For student jobseekers, in these challenging economic conditions, internships still rank as one of the best ways to prevent yourself from joining the growing ranks of the overeducated and underemployed. In fact, A recent study by the National Association of Colleges and Employers (NACE) found that interning in college not only increases your chance of landing a job, but actually keeping it, too.
The report reveals that 63 percent of paid interns received “at least one job offer upon graduation” in 2012, compared to the 36 percent of grads who had no internship experience. In turn, 75 percent of employees that were hired out of internships were retained after a year, compared to 60 percent for those who didn’t. So, with students now beginning to prepare and apply for summer internship opportunities, online jobs and career community, Glassdoor, has taken a look at the companies that are rated highest among those whose opinion counts the most: Current and former interns.
The report, which the company says is based entirely on intern feedback, highlights the 20 companies that know how to treat their interns right (and are currently hiring), along with those who rank the highest in interview difficulty, and, of course more importantly, in compensation.
For the second year in a row, the highest rated internship program in the country will be found in Mountain View at the Googleplex. This seems fitting given that Google happens to be the setting for The Internship — the appropriately-named buddy movie starring Vince Vaughn and Owen Wilson (and Google) that’s due out this summer. Vaughn and Wilson play middle-aged salesman who, after being laid off, find themselves as Google interns. Lots of Google Glass and self-driving car jokes ensue.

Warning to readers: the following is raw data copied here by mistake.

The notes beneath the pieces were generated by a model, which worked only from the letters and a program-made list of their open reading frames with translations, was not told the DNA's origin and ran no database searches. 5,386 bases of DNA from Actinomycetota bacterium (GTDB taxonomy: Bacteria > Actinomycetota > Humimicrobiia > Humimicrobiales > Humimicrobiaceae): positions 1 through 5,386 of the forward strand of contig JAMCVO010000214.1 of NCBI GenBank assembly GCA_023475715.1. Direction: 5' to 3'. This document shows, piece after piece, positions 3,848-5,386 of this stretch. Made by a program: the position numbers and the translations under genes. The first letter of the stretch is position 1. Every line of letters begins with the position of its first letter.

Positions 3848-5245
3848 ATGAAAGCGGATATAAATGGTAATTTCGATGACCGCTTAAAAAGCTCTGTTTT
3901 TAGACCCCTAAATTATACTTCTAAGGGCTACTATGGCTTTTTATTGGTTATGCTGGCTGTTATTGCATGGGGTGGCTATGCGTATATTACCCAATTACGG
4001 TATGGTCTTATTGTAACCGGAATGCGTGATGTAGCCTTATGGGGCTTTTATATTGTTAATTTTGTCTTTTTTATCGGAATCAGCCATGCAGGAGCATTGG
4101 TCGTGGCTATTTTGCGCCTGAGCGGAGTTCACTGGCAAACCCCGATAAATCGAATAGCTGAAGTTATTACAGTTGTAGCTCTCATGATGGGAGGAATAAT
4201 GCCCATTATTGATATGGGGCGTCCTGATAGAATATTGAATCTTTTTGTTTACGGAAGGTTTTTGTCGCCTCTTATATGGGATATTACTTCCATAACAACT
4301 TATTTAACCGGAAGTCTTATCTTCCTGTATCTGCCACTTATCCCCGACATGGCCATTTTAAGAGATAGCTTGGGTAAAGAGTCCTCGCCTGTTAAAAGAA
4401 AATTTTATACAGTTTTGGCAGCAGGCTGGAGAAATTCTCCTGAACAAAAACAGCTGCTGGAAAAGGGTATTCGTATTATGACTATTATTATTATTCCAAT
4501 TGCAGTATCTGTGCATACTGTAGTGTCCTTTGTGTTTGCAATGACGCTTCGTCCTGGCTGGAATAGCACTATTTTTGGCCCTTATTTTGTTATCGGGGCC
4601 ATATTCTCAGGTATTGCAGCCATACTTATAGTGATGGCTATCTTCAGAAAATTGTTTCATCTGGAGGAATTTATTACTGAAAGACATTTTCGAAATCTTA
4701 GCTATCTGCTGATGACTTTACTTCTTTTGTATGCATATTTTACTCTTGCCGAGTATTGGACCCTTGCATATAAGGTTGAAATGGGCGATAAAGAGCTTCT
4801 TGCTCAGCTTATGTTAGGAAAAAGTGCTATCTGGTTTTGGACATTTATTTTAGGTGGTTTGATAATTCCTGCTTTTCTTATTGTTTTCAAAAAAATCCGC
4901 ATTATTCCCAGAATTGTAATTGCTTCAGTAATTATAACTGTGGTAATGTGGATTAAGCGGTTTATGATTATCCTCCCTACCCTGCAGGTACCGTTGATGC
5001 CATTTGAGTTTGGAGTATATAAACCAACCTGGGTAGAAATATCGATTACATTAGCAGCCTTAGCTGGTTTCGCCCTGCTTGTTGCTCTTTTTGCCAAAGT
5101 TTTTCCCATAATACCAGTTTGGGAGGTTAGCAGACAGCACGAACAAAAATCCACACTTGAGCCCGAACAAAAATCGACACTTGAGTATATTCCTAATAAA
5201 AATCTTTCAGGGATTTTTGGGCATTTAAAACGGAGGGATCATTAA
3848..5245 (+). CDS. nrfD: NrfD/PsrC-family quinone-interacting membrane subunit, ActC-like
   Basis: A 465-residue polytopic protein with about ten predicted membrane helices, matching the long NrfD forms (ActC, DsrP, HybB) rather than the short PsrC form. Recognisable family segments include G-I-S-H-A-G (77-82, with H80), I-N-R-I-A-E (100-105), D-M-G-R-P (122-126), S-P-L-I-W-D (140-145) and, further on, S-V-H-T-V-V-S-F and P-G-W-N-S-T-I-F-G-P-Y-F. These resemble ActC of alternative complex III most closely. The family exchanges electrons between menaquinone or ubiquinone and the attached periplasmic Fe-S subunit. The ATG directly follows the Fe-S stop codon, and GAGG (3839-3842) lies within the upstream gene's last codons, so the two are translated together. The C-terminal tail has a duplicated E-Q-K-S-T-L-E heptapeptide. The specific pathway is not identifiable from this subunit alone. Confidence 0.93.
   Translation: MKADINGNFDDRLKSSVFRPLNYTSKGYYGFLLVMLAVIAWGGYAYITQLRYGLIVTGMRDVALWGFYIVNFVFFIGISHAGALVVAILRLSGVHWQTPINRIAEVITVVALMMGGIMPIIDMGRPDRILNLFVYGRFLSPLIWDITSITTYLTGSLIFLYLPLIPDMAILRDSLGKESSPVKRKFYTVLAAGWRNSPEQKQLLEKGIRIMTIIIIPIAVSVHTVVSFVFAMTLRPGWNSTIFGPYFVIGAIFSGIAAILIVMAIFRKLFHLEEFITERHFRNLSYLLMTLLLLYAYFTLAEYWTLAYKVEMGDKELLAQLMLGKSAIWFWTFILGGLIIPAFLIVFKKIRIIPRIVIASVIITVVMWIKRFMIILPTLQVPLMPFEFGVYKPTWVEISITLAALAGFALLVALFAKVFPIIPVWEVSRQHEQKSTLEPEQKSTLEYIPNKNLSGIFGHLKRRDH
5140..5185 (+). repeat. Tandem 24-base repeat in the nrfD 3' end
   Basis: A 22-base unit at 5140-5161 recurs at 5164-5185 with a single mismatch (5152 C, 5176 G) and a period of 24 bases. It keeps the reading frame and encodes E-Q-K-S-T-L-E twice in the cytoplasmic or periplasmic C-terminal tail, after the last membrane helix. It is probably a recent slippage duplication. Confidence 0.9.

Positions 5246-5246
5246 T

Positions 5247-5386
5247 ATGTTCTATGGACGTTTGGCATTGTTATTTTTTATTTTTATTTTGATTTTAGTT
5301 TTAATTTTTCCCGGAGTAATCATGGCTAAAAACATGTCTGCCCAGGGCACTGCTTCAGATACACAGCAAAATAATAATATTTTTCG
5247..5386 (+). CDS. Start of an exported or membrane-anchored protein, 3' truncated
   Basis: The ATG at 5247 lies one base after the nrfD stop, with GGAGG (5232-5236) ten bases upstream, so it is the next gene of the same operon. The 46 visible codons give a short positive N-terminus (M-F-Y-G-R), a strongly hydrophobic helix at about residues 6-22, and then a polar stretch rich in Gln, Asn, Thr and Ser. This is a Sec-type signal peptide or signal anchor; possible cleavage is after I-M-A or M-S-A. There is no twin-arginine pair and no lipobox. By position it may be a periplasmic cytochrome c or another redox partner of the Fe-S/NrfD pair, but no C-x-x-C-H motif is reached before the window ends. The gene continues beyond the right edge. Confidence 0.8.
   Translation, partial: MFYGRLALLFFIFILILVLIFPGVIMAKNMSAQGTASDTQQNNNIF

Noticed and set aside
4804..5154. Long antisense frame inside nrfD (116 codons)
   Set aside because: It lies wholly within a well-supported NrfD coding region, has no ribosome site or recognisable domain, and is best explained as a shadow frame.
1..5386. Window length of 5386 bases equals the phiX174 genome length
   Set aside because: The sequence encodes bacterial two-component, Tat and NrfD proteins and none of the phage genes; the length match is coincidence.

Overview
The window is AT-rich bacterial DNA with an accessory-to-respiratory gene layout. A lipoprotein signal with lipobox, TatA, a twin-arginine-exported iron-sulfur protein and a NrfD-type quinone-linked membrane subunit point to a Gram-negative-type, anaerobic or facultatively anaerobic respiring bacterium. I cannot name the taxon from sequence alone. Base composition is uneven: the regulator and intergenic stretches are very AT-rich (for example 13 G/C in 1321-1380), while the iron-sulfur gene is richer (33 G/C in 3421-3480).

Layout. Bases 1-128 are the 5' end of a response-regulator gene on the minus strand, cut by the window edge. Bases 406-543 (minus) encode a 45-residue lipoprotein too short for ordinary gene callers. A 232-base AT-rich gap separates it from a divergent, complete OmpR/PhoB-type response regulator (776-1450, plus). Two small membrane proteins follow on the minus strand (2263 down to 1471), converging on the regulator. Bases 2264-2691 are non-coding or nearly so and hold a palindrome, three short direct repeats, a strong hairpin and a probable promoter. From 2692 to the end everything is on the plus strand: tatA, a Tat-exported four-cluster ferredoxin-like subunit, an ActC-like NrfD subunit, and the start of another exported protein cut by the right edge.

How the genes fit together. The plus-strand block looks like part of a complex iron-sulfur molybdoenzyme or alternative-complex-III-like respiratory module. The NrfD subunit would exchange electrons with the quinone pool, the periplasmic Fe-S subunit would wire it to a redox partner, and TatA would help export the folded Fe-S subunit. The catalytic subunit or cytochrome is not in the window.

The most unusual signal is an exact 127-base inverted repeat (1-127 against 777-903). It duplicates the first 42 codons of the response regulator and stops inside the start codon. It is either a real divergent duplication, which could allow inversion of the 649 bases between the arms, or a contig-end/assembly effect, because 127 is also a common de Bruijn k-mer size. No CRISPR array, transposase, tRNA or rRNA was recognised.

The fact that Google now ranks as the best place to intern for the second year in a row might help to explain its (somewhat surprising) “enthusiastic” support of the buddy comedy, along with not only its willingness to participate in the making of the film, but to even do its part in promotion. If you’ve got it, flaunt it, I guess?
But let’s not let Google hog all the limelight. Glassdoor’s rankings of the top 20 internship programs include companies from several industries, seven of which were technology companies. Google took first, improving its ranking from 4.3 (out of a possible 5 points) to 4.6. Qualcomm ranked second among tech companies with a 4.2 rating, followed by Microsoft (4.2), Intel (4.1), Cisco (4.0), IBM (3.9) and Amazon at 3.9.
And which company offers the highest intern pay? For the second year running, Microsoft’s research internship program outranked Google, paying the highest average monthly base pay out all the companies in the report at $7,050/month — up from $6,746 last year. Google’s Software Engineer Internship ranked second at $6,462/month, followed by Microsoft again with its “Software Engineer In Test Internship” at $5,951/month.
Granted this seems to be somewhat at odds with Forbes’ recent report on the top three highest paying tech internships, which saw VMWare grab the top ranking at $6,536/month, followed by Facebook in second at $6,056/month and Microsoft in third at $5,936/month. LinkedIn, Adobe, Google, Amazon, NVIDIA, Yahoo and Apple round out the rest of the top ten. The report is also based on Glassdoor’s findings, so we’ll assume that this is shows the average for all of the company’s internships, rather than a particular program.
You can also check out last year’s overall rankings here.
Google and Amazon were ranked as the toughest interviews, followed my Microsoft and Intel. As to some of the questions interns reported being asked during those interviews?
- “Who is your hero and why?” — Google Intern Candidate